I am also extremely proud of the amazing people who work with me every day at the Autism Science Foundation; Jonathan, Dawn, Max and Ben. They really make great things happen for all our families. But maybe what I am most proud of is when someone, who shall remain nameless but who has run organizations and is in a position to know, asked me how many people work at the Autism Science Foundation and then guessed 30-40. I almost fell over. We get a lot of work done because it’s a labor of love.

What’s ahead for ASF? Any new programs planned for the future?

We are planning to increase our funding levels again this year for pre and post doctoral fellowships and we hope to offer even more IMFAR scholarships in 2012 to get more stakeholders to that important meeting. We are always looking for ways to break down research barriers and involve more families and scientists in autism research. We are working with the IAN project (Interactive Autism Network) to create more opportunities for students to utilize the IAN database for their research and we are looking at ways to encourage more families to participate in clinical trials and tissue donation.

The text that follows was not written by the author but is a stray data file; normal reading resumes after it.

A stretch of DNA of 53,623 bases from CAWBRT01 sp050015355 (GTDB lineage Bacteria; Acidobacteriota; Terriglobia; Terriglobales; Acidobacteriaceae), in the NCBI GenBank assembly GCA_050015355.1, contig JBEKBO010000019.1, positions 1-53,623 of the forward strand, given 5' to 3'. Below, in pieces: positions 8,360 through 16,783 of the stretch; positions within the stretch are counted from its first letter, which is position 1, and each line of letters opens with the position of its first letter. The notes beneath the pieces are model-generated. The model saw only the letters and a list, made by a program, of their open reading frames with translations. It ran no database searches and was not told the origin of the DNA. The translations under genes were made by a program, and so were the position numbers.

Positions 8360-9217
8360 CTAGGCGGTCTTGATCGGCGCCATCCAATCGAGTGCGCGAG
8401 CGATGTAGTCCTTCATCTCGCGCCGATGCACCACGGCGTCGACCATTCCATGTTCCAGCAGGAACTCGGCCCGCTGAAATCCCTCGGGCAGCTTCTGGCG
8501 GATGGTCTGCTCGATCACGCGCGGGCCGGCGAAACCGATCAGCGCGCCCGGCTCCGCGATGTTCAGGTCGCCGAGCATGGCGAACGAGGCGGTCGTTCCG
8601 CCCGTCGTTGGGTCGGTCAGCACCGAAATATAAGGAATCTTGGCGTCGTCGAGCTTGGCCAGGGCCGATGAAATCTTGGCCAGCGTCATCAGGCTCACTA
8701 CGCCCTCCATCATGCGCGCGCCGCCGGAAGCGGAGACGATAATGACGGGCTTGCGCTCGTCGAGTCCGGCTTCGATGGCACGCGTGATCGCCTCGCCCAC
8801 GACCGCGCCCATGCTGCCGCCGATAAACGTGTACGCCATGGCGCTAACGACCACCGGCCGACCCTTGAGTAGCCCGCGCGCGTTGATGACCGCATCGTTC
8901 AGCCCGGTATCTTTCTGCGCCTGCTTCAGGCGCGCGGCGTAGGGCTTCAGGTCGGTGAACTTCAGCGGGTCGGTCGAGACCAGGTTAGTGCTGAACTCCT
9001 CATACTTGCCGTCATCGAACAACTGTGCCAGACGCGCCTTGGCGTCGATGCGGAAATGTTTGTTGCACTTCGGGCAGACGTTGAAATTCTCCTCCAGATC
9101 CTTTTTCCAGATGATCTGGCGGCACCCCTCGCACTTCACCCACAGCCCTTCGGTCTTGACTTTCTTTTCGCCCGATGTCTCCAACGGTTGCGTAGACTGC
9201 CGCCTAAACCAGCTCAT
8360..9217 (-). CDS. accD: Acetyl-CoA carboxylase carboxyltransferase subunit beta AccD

This fall we are sponsoring two educational symposia; one in New York and one in California. The NY conference is for teachers and will focus on helping them understand and implement new evidence-based interventions that are designed to be used in schools. The California conference will be aimed at parents and will focus on family issues and assistive technologies.

We are working with other autism advocacy groups to prevent and protect children with autism who wander and also to eliminate harmful restraint and seclusion practices. The first step in achieving these public policy goals is often collecting data about the issue and so ASF organized a coalition of advocacy groups to gather rigorous data on wandering. The next step is to use the data to effect change.

I’m also very proud of our social media efforts. We have vibrant, active Facebook, Twitter, LinkedIn, and YouTube communities that provide great support and information for families. And also we’ll be relaunching our web site in early fall; it will have a tremendous amount of autism science information and will be a real resource for many different autism stakeholders. I’m really excited about the new website; the beta site looks absolutely fabulous.

Why was the Autism Science Foundation (ASF) founded? What gaps will it fill?